People who have never taken an extended river trip often ask us what a typical day on the river is like. Here it is.
Imagine waking to the smell of coffee brewing or bacon cooking. For the early birds we have coffee, fruit and juice ready by 7 or 7:30 and full breakfast by 8. Breakfast normally consists of something hearty and traditional like pancakes and bacon, french toast and sausage,or scrambled eggs and Canadian bacon. We also have juice, fruit, yogurt and cereal for those who want to eat lighter.
Breakfast is a good time to talk about what the day will be like, so people can pack accordingly. For example, if there is a long hike planned, you might put your hiking shoes in your day bag so they will available for the hike.
After breakfast it is time to pack up and get your big dry bag down to the sweep rig. The sweep rig is a large raft that carries most of our equipment. Two people ride in it: a regular guide and a swamper. This latter is usually an aspiring guide whose job it is to set up tents, heat water, and otherwise make guests comfortable. The sweep boat goes directly to the next night's camp site, so the guide and swamper can have have the tents and kitchen set up by the time we arrive.
We will have everything packed and ready to hit the river by 9:30 or 10. We don't usually care to be on the river earlier, because it is too cool before then to be getting wet. You will have a chance to read, chat, hike, fish or otherwise relax while the rafts are being loaded.
On The Water
We float the Middle Fork in five types of boats.
The sweep rig is large raft with large sweep oars on the bow and stern that does not carry guests. Its function is described above.
An oar raft is a large raft that is rowed by the guide. Your job here is to relax, watch the scenery go by, and hang on in the rapids.
A paddle raft is a bit smaller. Everyone gets a paddle, and works as a team to maneuver the raft. The guide sits in back, steers and give commands.
An inflatable kayak, or ducky is a one- or two- person boat. With no guide, it is the most challenging -and fun-way to run the river.
A paddle-assist raft, or power pack is one where the guests paddle and the guide rows. It has the ultimate in power and precision and is usually used only on very high water, when power and precision are critical.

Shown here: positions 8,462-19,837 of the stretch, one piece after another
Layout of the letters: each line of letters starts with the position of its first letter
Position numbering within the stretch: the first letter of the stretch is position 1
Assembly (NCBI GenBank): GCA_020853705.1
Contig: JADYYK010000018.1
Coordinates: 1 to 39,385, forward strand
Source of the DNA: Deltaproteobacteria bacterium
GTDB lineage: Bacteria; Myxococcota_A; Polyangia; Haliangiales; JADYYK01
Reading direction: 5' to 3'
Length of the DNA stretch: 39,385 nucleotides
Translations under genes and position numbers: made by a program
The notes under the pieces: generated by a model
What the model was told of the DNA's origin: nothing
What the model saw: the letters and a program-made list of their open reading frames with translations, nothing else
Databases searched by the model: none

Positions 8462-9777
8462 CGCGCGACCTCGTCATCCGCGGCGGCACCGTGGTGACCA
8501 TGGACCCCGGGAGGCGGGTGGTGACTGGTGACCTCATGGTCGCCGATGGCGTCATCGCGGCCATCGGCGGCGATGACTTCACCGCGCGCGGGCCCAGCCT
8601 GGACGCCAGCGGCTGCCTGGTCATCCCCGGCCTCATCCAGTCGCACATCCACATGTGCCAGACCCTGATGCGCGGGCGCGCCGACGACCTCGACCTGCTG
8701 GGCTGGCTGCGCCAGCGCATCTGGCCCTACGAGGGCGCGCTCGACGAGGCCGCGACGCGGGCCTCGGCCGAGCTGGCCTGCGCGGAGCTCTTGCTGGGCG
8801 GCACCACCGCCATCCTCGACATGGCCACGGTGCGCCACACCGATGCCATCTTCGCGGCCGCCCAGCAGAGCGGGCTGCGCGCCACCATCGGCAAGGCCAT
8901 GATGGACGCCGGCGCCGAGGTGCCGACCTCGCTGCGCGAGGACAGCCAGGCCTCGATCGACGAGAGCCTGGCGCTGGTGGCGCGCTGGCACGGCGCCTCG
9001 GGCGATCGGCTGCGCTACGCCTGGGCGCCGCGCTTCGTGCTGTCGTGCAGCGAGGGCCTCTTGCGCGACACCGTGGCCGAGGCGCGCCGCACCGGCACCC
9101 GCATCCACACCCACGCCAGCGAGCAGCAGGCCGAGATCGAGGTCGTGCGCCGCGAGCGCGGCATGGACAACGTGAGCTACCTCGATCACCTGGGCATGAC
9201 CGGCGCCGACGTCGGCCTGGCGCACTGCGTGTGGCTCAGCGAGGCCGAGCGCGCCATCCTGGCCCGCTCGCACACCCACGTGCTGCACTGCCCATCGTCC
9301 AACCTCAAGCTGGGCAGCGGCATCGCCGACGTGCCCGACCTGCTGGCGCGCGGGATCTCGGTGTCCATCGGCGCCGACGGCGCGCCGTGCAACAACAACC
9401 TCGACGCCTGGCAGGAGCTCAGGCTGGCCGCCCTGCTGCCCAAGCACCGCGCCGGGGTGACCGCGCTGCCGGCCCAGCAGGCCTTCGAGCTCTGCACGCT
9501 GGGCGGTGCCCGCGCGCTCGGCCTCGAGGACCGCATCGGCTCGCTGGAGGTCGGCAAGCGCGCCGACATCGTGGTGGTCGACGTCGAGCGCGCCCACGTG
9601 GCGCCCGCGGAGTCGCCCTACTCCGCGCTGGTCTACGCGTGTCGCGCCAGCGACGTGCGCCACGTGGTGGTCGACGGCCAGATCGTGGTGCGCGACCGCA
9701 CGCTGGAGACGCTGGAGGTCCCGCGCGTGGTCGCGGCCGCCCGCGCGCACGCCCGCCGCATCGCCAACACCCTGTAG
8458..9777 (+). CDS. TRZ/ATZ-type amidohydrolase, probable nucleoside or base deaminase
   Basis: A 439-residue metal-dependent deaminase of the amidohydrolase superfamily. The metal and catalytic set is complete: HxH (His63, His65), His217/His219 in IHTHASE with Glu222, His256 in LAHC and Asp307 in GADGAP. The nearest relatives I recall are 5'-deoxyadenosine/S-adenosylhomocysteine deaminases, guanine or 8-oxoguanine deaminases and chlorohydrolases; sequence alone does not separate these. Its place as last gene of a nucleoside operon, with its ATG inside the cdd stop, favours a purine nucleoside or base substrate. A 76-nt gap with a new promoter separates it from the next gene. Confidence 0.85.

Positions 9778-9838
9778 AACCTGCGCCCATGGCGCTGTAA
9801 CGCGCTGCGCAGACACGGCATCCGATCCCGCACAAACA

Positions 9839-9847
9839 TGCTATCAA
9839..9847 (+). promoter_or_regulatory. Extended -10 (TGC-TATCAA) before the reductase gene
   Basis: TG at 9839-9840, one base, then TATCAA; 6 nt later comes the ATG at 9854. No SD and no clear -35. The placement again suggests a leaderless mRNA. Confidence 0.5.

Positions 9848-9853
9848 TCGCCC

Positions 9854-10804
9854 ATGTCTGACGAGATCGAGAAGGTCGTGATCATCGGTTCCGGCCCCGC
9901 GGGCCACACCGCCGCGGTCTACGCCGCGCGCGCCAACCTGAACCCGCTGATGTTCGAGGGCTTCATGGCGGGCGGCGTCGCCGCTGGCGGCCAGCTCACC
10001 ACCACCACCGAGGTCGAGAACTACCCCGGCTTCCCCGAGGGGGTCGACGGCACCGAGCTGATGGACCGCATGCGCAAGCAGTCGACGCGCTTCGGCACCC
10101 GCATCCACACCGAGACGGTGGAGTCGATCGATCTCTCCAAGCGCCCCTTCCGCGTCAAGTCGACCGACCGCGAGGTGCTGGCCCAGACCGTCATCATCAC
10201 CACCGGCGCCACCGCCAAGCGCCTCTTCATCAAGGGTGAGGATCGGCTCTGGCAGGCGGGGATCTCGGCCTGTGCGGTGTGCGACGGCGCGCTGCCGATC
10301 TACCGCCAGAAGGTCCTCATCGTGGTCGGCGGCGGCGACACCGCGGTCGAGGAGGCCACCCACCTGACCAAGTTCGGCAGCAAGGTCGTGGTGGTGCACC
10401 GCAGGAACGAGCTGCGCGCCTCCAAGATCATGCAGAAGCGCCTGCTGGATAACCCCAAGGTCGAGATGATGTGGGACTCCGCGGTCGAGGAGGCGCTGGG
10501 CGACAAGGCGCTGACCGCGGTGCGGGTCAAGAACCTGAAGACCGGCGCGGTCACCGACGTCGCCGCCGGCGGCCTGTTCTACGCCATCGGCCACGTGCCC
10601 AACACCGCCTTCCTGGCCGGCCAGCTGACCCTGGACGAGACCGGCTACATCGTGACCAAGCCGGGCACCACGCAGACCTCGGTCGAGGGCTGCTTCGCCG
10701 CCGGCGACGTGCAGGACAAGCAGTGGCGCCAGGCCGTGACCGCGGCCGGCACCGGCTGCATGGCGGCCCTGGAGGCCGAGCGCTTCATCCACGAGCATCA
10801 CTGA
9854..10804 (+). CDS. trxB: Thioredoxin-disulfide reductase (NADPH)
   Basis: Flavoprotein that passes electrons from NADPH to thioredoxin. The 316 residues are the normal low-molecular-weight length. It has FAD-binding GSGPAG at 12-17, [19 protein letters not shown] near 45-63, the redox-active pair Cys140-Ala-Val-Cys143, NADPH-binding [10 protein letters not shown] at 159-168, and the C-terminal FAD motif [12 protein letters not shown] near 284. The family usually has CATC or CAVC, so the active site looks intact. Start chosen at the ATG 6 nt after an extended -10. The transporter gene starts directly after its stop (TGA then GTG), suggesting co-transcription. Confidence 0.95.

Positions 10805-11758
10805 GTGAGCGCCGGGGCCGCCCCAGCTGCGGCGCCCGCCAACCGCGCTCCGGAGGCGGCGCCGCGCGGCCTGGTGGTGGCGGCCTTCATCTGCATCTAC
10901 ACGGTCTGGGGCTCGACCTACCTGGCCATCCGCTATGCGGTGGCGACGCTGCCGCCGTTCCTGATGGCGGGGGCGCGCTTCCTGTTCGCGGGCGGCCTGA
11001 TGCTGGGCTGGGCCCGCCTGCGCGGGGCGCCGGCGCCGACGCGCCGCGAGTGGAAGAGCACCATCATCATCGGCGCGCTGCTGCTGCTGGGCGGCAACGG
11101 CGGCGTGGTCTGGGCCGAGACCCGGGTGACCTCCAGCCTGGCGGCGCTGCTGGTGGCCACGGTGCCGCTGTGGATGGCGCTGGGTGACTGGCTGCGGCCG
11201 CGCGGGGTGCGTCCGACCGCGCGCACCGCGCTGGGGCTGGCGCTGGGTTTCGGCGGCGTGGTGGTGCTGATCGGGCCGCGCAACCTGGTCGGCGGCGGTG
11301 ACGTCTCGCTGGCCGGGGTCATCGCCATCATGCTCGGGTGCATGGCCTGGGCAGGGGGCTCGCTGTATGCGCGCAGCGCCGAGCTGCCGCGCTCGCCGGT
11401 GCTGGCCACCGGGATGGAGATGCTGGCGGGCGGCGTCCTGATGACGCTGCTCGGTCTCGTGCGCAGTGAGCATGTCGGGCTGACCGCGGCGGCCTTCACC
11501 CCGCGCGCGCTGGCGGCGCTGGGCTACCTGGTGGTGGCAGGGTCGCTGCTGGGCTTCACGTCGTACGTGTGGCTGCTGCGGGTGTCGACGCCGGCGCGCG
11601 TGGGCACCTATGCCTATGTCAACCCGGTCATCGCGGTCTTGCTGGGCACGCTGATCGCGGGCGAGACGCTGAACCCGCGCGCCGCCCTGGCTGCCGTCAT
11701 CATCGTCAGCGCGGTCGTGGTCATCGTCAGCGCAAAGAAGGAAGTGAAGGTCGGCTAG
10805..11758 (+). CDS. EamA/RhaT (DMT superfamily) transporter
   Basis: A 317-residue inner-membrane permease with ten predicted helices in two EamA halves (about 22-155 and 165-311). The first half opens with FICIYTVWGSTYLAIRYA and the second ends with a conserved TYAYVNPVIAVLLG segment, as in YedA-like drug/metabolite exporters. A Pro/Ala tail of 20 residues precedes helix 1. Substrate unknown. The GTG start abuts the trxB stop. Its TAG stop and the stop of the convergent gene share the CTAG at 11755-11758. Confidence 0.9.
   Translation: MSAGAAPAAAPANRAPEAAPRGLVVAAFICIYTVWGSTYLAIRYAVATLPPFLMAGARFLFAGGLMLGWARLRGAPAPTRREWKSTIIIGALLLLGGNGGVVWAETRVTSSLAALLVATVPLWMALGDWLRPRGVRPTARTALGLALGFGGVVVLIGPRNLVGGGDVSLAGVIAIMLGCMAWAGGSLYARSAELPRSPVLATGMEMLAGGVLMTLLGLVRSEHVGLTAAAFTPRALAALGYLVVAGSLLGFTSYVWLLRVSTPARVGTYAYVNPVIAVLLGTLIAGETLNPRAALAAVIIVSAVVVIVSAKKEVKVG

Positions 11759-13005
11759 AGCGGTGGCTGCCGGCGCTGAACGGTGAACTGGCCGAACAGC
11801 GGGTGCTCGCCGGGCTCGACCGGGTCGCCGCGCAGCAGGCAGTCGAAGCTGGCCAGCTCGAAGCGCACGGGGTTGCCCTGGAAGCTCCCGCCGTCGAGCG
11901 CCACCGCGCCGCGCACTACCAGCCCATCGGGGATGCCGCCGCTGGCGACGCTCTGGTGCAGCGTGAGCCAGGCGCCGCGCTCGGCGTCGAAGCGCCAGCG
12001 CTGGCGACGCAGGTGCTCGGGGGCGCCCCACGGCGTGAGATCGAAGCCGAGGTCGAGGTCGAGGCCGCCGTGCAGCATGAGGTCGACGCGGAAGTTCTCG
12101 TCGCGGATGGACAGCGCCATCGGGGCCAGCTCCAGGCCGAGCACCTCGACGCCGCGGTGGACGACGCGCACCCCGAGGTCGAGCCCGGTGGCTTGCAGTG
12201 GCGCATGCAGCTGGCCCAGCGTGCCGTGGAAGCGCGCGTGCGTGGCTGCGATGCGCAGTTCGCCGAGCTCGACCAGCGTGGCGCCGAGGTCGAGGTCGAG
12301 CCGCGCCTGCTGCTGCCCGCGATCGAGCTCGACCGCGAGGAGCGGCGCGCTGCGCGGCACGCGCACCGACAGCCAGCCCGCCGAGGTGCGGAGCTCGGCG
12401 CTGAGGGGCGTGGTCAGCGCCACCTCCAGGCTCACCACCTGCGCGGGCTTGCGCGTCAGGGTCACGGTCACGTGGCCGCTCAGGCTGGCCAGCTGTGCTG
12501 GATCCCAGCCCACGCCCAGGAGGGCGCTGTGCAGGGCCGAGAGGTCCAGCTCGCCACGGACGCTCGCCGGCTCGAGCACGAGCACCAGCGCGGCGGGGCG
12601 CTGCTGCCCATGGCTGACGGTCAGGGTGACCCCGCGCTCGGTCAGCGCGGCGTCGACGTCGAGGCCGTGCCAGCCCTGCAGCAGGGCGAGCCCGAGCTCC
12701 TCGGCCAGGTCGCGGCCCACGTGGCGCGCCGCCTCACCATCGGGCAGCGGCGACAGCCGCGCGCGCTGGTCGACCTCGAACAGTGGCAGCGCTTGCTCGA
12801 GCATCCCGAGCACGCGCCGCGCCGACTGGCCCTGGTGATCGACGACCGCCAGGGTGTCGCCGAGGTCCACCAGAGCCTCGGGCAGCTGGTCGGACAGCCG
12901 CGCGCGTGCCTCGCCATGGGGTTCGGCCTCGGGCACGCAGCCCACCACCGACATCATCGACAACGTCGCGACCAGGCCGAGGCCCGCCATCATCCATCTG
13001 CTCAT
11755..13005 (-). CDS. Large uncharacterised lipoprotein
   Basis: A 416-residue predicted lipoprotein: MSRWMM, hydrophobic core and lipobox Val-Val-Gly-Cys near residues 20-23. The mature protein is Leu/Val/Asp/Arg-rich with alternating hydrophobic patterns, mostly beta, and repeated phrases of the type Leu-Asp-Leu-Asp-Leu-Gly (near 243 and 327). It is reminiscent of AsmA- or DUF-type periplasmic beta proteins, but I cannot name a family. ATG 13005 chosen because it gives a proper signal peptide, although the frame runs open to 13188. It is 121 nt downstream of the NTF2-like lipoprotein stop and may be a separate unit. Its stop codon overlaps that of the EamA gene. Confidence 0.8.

Unless you know what kind of boat you want to be in, we recommend that you rotate between boats a few times each day, in order to get the whole river experience.
Once on the river we will float for two to three hours before stopping for lunch. We may also stop to take a short hike to a hot springs, waterfall, pictographs or other spot of interest.
Lunch normally takes about an hour, and gives people another chance to stretch their legs with a short hike, fish, or relax.
After lunch we float another two to three hours, again perhaps with an off-river activity. We arrive in camp between 3 and 5, depending on the miles we cover and the stops we make.
When we hit camp you will find your tent already pitched. All you have to do is unload your dry bag. Again, there is time to hike, swim, read, fish, relax or play games. Often a guide will organize a game or a hike to a place of special interest.
We serve hors d'oeuvre around 7 and dinner around 8. It is too warm to eat earlier. Dinner is usually a social time when everyone gathers to eat and share their day's experiences. The lead guide usually takes advantage of the gathering to tell everyone what tomorrow will bring.
After dinner we will have a camp fire if is cool and/or dark enough. The Middle Fork is on the western edge of the Mountain Time Zone, so in June and July it stays light until 9:30 or 10.
Some folks tend to stay up late, talking, perhaps singing. Instruments are welcome if they are small enough to pack (no pianos, please) and add a great deal to any camp scene.
Sometimes, especially on the last night, people put together skits, make up songs, and otherwise celebrate the completion of a wonderful trip together.